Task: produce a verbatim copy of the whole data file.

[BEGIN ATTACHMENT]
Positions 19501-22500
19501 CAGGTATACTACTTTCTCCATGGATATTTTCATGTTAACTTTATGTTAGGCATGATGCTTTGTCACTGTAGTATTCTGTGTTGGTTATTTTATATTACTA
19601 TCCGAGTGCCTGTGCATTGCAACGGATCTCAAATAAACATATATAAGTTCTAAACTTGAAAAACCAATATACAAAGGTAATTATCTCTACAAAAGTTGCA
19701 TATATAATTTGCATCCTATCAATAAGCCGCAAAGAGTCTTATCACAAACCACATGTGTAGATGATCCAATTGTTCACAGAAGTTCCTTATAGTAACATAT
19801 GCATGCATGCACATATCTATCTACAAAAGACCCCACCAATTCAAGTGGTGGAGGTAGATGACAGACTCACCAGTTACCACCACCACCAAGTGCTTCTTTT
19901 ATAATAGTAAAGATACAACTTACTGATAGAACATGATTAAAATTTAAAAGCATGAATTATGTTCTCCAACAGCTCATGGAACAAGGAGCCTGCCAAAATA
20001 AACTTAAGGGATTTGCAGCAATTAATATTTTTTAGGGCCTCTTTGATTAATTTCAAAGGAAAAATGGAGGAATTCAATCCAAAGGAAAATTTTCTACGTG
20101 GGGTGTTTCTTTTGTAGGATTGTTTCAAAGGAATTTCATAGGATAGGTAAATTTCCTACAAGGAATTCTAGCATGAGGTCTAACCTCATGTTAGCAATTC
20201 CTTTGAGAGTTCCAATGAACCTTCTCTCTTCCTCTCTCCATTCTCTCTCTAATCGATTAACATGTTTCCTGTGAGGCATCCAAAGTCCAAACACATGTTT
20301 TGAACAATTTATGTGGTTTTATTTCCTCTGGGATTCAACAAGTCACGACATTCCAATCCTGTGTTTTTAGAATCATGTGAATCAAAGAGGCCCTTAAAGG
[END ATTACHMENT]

Positions 19501-22500
19501 CAGGTATACTACTTTCTCCATGGATATTTTCATGTTAACTTTATGTTAGGCATGATGCTTTGTCACTGTAGTATTCTGTGTTGGTTATTTTATATTACTA
19601 TCCGAGTGCCTGTGCATTGCAACGGATCTCAAATAAACATATATAAGTTCTAAACTTGAAAAACCAATATACAAAGGTAATTATCTCTACAAAAGTTGCA
19701 TATATAATTTGCATCCTATCAATAAGCCGCAAAGAGTCTTATCACAAACCACATGTGTAGATGATCCAATTGTTCACAGAAGTTCCTTATAGTAACATAT
19801 GCATGCATGCACATATCTATCTACAAAAGACCCCACCAATTCAAGTGGTGGAGGTAGATGACAGACTCACCAGTTACCACCACCACCAAGTGCTTCTTTT
19901 ATAATAGTAAAGATACAACTTACTGATAGAACATGATTAAAATTTAAAAGCATGAATTATGTTCTCCAACAGCTCATGGAACAAGGAGCCTGCCAAAATA
20001 AACTTAAGGGATTTGCAGCAATTAATATTTTTTAGGGCCTCTTTGATTAATTTCAAAGGAAAAATGGAGGAATTCAATCCAAAGGAAAATTTTCTACGTG
20101 GGGTGTTTCTTTTGTAGGATTGTTTCAAAGGAATTTCATAGGATAGGTAAATTTCCTACAAGGAATTCTAGCATGAGGTCTAACCTCATGTTAGCAATTC
20201 CTTTGAGAGTTCCAATGAACCTTCTCTCTTCCTCTCTCCATTCTCTCTCTAATCGATTAACATGTTTCCTGTGAGGCATCCAAAGTCCAAACACATGTTT
20301 TGAACAATTTATGTGGTTTTATTTCCTCTGGGATTCAACAAGTCACGACATTCCAATCCTGTGTTTTTAGAATCATGTGAATCAAAGAGGCCCTTAAAGG